Varsity pushes to strip PhD
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Durban - The University of KwaZulu-Natal is fighting to scrap a former lecturer’s PhD degree, saying she had not complied with academic standards and therefore was not entitled to it.
Argument was heard on Monday before a full Bench in the Pietermaritzburg High Court on whether or not to set aside a Durban High Court ruling last year which went in favour of retired senior lecturer Nobubele Potwana, 62.
The court had set aside the university’s decision to revoke her degree in November 2011, six years after it was conferred, on April 14, 2005.
Acting Judge Mahendra Chetty had found that the university’s senate had no legal authority to revoke Potwana’s degree or even appoint a fourth examiner to review her thesis.
He was also of the view that “other than cases of fraud or misconduct and material error, the university could not have lawfully revoked the applicant’s degree”.
For Potwana, advocate Kemp J Kemp SC argued on Monday that her degree was questioned when she got caught in the “crossfire” of an “extremely bitter” dispute in which attempts were made to prove that Phumela Msweli-Mbanga was guilty of acting disreputably.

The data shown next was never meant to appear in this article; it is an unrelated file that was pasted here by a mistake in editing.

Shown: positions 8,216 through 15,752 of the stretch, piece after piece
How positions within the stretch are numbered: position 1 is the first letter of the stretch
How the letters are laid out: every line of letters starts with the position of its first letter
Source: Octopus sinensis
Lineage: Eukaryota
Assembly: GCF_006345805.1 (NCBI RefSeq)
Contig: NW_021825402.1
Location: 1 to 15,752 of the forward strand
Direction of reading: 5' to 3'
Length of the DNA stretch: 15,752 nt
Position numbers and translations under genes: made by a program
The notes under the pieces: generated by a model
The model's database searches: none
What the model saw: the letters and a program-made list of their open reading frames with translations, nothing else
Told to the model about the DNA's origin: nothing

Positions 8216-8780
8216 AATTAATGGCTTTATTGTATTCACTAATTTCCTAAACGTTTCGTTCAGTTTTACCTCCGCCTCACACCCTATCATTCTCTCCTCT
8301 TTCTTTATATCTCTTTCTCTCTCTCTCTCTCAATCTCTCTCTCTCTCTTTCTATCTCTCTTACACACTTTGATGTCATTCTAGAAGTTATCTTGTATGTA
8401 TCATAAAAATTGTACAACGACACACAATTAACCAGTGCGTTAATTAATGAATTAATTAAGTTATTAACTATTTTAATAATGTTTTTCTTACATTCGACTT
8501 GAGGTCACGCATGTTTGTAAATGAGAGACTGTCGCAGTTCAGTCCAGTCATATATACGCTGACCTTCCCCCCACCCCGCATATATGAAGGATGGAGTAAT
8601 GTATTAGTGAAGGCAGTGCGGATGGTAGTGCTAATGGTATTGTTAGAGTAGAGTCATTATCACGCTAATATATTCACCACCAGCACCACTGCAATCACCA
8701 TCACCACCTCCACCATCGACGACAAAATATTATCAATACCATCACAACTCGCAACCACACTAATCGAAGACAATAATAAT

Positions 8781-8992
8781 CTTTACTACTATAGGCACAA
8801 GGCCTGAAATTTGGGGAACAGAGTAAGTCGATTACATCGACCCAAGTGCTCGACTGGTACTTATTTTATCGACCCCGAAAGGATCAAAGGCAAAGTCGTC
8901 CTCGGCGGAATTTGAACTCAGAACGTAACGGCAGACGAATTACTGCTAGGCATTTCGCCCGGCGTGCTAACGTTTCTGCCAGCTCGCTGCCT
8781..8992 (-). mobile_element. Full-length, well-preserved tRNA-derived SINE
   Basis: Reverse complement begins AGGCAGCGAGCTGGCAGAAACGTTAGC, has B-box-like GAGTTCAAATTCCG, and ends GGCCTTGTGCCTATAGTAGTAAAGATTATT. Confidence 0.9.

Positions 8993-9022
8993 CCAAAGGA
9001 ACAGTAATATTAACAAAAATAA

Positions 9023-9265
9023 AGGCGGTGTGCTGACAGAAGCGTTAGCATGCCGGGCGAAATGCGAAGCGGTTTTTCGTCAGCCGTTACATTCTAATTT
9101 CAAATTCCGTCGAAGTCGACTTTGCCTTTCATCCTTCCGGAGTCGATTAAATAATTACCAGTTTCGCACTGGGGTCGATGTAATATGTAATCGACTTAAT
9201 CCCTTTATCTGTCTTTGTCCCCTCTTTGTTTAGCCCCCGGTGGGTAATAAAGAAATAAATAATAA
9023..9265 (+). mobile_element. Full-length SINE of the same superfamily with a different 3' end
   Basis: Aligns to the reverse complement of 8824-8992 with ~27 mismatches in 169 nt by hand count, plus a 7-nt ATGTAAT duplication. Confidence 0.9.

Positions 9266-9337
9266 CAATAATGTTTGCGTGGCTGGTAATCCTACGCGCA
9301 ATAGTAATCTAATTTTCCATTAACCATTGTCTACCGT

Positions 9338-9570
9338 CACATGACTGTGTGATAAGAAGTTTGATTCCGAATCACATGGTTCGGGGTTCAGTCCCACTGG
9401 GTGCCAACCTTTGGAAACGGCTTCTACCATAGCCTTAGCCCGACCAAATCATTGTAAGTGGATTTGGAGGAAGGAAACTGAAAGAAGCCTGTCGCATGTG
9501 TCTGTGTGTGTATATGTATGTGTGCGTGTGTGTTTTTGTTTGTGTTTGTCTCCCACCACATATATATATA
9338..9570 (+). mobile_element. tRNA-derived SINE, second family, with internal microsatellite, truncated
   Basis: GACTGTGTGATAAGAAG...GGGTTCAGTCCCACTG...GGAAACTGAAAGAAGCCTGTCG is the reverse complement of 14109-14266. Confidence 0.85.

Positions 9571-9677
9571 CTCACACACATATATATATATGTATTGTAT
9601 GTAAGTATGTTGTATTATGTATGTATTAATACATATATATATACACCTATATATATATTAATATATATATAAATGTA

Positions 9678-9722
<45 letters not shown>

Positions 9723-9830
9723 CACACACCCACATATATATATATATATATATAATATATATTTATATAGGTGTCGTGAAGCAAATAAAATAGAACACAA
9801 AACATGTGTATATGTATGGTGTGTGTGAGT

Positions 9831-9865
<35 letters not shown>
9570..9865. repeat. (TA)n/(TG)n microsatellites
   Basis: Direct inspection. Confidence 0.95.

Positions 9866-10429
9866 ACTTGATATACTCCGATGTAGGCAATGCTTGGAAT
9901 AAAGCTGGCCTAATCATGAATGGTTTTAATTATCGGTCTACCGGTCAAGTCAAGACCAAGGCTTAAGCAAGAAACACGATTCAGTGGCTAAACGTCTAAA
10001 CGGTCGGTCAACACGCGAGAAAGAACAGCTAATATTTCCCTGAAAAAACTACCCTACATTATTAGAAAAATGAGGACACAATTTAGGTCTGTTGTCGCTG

Msweli-Mbanga was Potwana’s supervisor and academic mentor.
The “war” resulted from allegations that Msweli-Mbanga had an intimate relationship with a doctoral student who was also the chief financial officer of the university.
There had also been a claim by her estranged husband that she had awarded degrees to students in exchange for payment. She in turn made “serious allegations” against the university’s then vice-chancellor, Malegapuru Makgoba.
In the fallout, Potwana’s qualification came to be questioned, said Kemp.
He added that the university had called a fourth examiner to re-examine the thesis. He reported that significant parts had to be rewritten. This was after the thesis was accepted and after she had made the changes and amendments which met the original three examiners’ requirements.
Advocate Michael Smithers SC, for the university, said Msweli-Mbanga had placed Potwana on the graduation roll knowing she did not comply with academic standards to graduate. She had been told to make changes and amendments to her thesis, by the fourth examiner, but had not done so. “She should have attended to the changes but elected not to do so.”
Smithers said the process of getting the degree was corrupted by Potwana and her supervisor.
Both women were criminally charged with fraud and corruption in relation to the degree, but were later acquitted.
Only after the acquittal was the fourth examiner appointed to probe her thesis.
Smithers said: “When a university confers a degree on one, it certifies to the world the recipient’s educational achievement and fulfilment of the university’s academic standards. Compliance with all the university standards is thus essential.”
He said the facts established that the university acted within its right to revoke the doctoral degree and that it followed due process.
Judgment was reserved.